Scrum framework is the most popular agile methodologies, and it allows you to lead projects in different industries (although it originated in IT).
The creators of Scrum do not call it a methodology, but a management framework, because it covers only some aspects of management. However, it corresponds to our earlier definition of a methodology, so let us call it that.
As they say, “If it looks like a duck, swims like a duck, and quacks like a duck, it probably is a duck.”
The term Scrum means “jostle” and is borrowed from rugby.
The approach was first described by Japanese economists Hirotaka Takeuchi and Ikujiro Nonaka in The New Product Development Game (Harvard Business Review, January-February 1986). They compared the new approach to product development to the well-coordinated play of a small team of rugby players. Such teams, they argued, produced faster results than complexly organized structures.
The subsequent formalization of Scrum as a management framework was done by programmers Ken Schwaber and Jeff Sutherland. Thus the first application of the methodology was in IT, but gradually it began to be used in other industries.
The popularity of Scrum these days can be judged by the list of famous companies that use it in different fields:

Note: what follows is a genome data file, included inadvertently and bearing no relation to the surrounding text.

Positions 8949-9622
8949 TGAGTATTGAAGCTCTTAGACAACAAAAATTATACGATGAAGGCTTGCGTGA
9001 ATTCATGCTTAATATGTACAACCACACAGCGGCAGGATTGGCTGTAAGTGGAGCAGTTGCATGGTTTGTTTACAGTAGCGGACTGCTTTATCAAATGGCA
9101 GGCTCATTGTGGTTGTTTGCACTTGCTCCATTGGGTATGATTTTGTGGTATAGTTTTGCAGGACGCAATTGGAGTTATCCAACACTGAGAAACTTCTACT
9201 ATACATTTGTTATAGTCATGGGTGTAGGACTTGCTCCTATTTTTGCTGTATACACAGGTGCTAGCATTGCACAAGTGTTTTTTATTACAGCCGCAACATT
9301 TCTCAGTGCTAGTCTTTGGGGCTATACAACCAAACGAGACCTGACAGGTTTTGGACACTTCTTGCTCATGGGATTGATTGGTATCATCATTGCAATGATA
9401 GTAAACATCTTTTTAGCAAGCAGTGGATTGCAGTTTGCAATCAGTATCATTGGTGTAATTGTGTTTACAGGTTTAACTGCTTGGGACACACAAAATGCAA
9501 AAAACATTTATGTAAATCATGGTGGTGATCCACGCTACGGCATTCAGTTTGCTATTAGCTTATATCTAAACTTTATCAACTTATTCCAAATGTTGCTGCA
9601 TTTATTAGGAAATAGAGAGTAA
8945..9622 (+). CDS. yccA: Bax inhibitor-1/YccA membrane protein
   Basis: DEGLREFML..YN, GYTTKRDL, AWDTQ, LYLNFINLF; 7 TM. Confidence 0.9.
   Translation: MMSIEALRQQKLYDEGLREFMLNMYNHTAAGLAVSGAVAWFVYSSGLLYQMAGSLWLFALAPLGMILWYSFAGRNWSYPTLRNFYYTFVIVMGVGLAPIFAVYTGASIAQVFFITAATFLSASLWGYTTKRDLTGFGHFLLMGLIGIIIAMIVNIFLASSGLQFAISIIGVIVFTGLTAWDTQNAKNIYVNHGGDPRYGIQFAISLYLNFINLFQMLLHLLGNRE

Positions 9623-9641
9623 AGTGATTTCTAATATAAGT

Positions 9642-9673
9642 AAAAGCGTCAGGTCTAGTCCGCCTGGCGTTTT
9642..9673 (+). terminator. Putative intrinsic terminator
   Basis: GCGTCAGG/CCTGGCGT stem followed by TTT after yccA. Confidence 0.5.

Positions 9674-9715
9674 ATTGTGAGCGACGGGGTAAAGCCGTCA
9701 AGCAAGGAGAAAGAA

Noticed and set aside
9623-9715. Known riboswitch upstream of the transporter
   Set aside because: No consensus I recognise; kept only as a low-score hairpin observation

Philips, Siemens, Nokia, IBM, Yandex, Google Microsoft, Electronic, Arts…
When considering this methodology, it is important to understand that all of its requirements are recommendatory. Thus flexibility is inherent even in the most flexible methodology. However, keep in mind that the more requirements you manage to meet, the smoother the Scrum work will be.
Our articles in the series “Product Management” systematize knowledge of the issues:
1. What methodologies are and why they are needed.
2. What is Agile and how do agile methodologies differ from cascade methodologies.
3. In which projects to apply, and in which not to apply the Agile approach.
4. What is Scrum as an element of Agile.
In the next article, we will begin to learn all the subtleties of Scrum.